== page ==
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10-Second Recipes: Roasted Marshmallows? Why Not Summer Fruit Instead?

(10 seconds each to read and are almost that quick to prepare)

By Lisa Messinger
Food and Cooking at Creators Syndicate

Temperatures rise in summer. Let the temp climb, too, for just a few minutes in your kitchen when it comes to preparing summer fruit and you are in for an unrivaled treat.

"Preparing" warm weather fruit? Aren't they juicy and perfect, just chilled and by the handful? No doubt about that. On the outdoor grill, too. When you heat that way, you get a wonderful smoky effect.

Less known, and the most intensely flavored of all, though, is a quick roast. Summer fruit is my favorite food and revisiting roasting is my most-loved technique. Roasting occurs at high temperatures --- usually 400 F and above --- and as far as delicate summer fruit goes, does its trick in just a few minutes.

Wonderful as is, like the roasted cherries that follow that are made with a touch of sugar, butter and kirsch (the cherry-flavored brandy), they also make terrific and easy adornments. The cherries also can drape ice cream or pound cake for a super simple, yet extremely memorable dessert.

Roasted fruit also can become part and parcel of an imaginative recipe, like the peach bruschetta (topped Italian roasted bread) below.

Here are some additional refreshing fruits that are outstanding for roasting and flavors to include brushed and dotted atop them that are especially compatible. Pit the stone fruit first and slice. Bananas can be roasted with peel until slightly blackened or, roasted for less time if peeled. Roast all of the fruit at 400 F.

  • Plums: Grape juice, butter, honey, thyme
  • Nectarines: White wine, butter, sugar, rosemary
  • Pineapples: Lemon juice, butter, molasses, candied orange peel
  • Raspberries: Red wine, butter, sugar, dark chocolate
  • Bananas: Caramel sauce, butter, finely chopped macadamia nuts

Fun fare like this also proves food preparation can be easy, nutritious, inexpensive, fun - and fast. The food tips take just 10 seconds each to read and are almost that quick to prepare. The creative combinations are delicious proof that everyone has time for creating homemade specialties and, more importantly, the healthy family togetherness that goes along with it!Another benefit: You effortlessly become a better cook, since these are virtually-can't-go-wrong combinations. They can't help but draw "wows" from family members and guests.


1 pound fresh cherries, pitted (see Note)
1/3 cup sugar, or more to taste
3 tablespoons unsalted butter
1/3 cup kirsch
Yields 4 servings.

Preheat oven to 400 F. Butter a large shallow baking pan.

Spread the cherries in a single layer in the pan, sprinkle with the sugar and dot with the butter. Roast for 15 minutes.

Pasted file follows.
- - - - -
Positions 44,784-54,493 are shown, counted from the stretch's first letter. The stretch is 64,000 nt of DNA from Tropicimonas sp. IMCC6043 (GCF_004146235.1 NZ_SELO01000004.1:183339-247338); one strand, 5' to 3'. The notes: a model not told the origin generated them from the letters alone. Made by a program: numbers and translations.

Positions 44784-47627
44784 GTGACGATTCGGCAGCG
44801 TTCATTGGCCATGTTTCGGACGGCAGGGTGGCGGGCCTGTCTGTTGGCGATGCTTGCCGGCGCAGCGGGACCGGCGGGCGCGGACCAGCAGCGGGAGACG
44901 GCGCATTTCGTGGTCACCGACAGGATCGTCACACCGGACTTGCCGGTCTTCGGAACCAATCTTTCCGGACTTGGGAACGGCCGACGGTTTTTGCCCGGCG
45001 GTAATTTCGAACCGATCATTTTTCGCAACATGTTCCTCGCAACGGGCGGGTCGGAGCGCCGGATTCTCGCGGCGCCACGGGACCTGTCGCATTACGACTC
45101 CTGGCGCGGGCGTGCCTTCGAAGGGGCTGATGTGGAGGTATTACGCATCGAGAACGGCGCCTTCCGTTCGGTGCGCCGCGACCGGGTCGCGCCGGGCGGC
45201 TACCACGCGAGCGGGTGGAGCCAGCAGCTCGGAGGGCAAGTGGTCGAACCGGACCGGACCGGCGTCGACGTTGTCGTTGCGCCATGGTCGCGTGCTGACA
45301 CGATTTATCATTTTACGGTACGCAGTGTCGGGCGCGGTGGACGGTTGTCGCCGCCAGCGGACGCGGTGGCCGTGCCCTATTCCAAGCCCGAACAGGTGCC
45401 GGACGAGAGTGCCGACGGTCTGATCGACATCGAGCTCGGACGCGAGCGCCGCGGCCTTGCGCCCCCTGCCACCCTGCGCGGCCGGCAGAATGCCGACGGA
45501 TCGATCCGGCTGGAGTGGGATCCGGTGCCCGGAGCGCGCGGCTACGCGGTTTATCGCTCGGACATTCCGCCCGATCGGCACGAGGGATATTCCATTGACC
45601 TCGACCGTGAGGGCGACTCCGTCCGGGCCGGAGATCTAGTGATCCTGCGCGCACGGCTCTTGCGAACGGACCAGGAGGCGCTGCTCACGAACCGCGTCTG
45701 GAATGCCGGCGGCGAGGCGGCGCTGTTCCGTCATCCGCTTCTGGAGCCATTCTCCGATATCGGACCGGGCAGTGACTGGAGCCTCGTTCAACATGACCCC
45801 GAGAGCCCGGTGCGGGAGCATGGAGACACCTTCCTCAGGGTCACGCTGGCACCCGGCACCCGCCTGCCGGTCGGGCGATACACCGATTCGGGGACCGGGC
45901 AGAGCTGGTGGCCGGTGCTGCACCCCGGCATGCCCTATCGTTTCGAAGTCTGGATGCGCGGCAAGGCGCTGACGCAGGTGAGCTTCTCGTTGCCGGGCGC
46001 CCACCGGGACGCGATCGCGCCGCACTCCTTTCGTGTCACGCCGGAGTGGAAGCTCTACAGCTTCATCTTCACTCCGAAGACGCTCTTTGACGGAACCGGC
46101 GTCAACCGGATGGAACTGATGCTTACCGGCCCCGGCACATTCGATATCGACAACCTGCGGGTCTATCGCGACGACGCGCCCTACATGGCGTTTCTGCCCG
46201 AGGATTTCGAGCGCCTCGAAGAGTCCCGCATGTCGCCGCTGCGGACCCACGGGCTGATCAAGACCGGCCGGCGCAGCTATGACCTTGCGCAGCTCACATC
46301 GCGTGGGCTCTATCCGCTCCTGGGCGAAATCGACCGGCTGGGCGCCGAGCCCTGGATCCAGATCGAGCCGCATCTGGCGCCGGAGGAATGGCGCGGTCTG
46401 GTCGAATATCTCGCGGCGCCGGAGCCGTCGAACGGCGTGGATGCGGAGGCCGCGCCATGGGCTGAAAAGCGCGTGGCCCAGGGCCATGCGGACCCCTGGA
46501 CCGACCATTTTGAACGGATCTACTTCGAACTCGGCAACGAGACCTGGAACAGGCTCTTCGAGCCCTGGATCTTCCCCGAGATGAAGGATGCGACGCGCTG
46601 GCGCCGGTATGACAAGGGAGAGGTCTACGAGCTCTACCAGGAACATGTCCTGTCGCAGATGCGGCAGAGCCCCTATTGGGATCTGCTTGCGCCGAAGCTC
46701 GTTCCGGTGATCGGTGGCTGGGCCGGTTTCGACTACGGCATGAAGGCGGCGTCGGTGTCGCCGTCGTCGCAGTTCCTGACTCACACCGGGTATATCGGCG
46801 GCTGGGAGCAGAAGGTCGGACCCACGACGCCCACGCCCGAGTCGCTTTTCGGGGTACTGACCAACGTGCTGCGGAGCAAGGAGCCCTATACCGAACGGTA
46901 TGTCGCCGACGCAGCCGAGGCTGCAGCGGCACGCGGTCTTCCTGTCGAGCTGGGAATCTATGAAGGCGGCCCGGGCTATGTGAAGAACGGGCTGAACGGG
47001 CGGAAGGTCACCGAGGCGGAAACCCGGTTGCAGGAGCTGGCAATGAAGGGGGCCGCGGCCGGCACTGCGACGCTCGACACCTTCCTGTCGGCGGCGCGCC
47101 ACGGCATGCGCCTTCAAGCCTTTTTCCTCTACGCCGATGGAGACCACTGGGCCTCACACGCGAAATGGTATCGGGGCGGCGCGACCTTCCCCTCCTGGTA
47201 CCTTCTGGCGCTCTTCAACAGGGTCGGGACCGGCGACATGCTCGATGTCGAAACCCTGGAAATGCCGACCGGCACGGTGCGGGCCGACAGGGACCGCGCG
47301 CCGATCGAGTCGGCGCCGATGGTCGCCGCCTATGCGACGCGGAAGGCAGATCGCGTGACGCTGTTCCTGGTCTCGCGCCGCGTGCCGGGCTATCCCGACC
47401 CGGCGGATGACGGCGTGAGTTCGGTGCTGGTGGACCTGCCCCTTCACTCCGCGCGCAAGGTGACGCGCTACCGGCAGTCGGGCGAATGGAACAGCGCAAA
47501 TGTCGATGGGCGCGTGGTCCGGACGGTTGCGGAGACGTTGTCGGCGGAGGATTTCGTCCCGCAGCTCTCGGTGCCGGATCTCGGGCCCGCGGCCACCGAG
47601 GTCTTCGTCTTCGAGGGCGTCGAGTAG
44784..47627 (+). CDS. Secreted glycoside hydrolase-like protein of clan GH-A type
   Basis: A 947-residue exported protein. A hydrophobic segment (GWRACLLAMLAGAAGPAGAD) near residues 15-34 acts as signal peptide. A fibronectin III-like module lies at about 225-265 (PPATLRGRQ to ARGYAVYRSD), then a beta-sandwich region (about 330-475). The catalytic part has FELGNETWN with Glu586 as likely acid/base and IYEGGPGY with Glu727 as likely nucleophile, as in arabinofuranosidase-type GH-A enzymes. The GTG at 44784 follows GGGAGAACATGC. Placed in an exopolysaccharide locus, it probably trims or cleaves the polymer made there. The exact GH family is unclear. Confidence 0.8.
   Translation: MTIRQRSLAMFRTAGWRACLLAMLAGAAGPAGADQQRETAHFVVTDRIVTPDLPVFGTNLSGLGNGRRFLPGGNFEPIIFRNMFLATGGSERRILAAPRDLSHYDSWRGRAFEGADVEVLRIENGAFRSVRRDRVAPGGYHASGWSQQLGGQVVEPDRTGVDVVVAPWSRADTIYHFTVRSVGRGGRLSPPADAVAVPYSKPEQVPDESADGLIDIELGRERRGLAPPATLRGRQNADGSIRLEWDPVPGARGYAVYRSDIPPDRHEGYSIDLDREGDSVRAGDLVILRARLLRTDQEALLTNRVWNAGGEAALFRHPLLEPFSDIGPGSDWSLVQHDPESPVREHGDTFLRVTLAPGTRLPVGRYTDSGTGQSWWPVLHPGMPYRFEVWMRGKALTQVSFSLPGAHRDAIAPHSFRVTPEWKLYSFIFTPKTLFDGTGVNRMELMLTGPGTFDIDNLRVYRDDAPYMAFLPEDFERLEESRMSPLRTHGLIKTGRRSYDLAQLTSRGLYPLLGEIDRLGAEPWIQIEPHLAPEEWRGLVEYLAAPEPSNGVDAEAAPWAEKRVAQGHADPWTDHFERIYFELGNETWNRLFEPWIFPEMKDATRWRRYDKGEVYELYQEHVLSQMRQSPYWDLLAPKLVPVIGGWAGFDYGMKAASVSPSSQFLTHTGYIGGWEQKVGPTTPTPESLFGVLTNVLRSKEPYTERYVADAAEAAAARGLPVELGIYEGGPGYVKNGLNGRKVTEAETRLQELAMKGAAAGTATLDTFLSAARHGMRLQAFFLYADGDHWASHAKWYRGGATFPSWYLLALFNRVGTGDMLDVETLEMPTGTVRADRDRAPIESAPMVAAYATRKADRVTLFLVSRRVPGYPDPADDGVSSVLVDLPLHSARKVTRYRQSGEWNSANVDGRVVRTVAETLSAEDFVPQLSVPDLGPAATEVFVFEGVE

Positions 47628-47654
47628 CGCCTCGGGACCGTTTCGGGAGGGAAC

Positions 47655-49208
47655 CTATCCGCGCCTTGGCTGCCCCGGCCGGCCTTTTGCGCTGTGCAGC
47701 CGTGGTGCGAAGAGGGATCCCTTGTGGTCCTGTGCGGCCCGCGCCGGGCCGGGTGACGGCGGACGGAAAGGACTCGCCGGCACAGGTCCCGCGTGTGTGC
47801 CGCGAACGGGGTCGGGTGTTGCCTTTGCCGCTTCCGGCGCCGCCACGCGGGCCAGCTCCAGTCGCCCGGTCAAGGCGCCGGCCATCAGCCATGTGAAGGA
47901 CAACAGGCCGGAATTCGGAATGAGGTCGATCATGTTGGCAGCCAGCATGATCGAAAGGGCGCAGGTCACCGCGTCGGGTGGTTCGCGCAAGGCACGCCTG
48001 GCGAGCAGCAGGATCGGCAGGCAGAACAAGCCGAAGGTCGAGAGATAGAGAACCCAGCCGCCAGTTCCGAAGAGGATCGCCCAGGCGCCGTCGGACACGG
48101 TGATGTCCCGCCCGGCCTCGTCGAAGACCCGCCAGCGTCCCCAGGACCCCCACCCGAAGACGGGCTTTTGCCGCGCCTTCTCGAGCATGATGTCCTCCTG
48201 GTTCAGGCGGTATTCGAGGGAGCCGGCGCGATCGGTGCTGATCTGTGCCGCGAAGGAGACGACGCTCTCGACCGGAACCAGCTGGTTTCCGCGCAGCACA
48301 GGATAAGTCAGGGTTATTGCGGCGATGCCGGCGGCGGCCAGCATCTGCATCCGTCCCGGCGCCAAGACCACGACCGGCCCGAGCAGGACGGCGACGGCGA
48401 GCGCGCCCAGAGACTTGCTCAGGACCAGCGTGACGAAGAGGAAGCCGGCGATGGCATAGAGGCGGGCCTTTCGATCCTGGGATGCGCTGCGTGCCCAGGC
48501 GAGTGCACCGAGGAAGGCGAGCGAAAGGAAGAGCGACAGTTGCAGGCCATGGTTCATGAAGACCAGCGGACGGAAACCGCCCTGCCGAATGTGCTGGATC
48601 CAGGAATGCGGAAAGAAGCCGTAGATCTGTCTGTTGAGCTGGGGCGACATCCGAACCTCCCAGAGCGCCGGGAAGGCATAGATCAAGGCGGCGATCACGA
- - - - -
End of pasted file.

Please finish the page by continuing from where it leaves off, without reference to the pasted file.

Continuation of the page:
Remove the pan from the oven, add the kirsch and bring to a boil, scraping the bottom of the pan with a spoon. Carefully transfer the cherries and cooking liquid to a serving bowl and let cool. Serve at room temperature.

Good as is, or as a topping for slightly softened ice cream or over toasted pound cake.

Note: Pitting the cherries goes much faster with a cherry pitter, available in most kitchenware stores.

4 (1/2-inch-thick) slices day-old firm bread
2 tablespoons unsalted butter, softened
4 medium fresh peaches, pitted and cut into 1/4-inch-thick slices (see Note)
1/4 cup sugar or honey, or to taste Ground cinnamon, to taste (see Note)
Yields 4 servings.

Preheat oven to 450 F.

Spread each bread slice with 1/2 tablespoon of the butter and top with the fruit and sugar or honey. Sprinkle with cinnamon to taste. Carefully transfer to a baking sheet and roast for 20 minutes.

Preheat the broiler. Place the baking sheet under the broiler and broil until the fruit is nicely glazed.

Note: Fresh nectarines or plums may be substituted for peaches. Freshly grated nutmeg may be substituted for cinnamon.

-Recipes from Reasons to Roast: More than 100 Simple and Intensely Flavored Recipes. 

QUICK TIP OF THE WEEK: Michael Gibney's Sous Chef had been named one of the 10 best nonfiction books of the year by TIME Magazine and recently was published in paperback. Uniquely, it covers just 24 hours in an elegant New York City restaurant with the tension of a novel and the excitement of a thriller. In the end, there is even a helpful food glossary. These tasty topics all came up within that one day:
  • Boquerones: Mild white anchovies marinated in vinegar and olive oil with garlic and parsley; a common Spanish tapa.

  • Boudin blanc: A pork-based "pudding"-style sausage common in French, Belgian, and Cajun cuisine, which typically contains liver, heart, milk, and sometimes eggs and other ingredients.

  • Cervelle de veau: Veal brains.

  • Evasee: A saucepan whose circumference at its top is greater than that at its base, used primarily for evaporating liquids.

Lisa Messinger is a first-place winner in food and nutrition writing from the Association of Food Journalists and the National Council Against Health Fraud and author of seven food books, including the best-selling The Tofu Book: The New American Cuisine with 150 Recipes (Avery/Penguin Putnam) and Turn Your Supermarket into a Health Food Store: The Brand-Name Guide to Shopping for a Better Diet (Pharos/Scripps Howard). She writes two nationally syndicated food and nutrition columns for Creators Syndicate and had been a longtime newspaper food and health section managing editor, as well as managing editor of Gayot/Gault Millau dining review company. Lisa traveled the globe writing about top chefs for Pulitzer Prize-winning Copley News Service and has written about health and nutrition for the Los Angeles Times Syndicate, Reader's Digest, Woman's World and Prevention Magazine Health Books. Permission granted for use on

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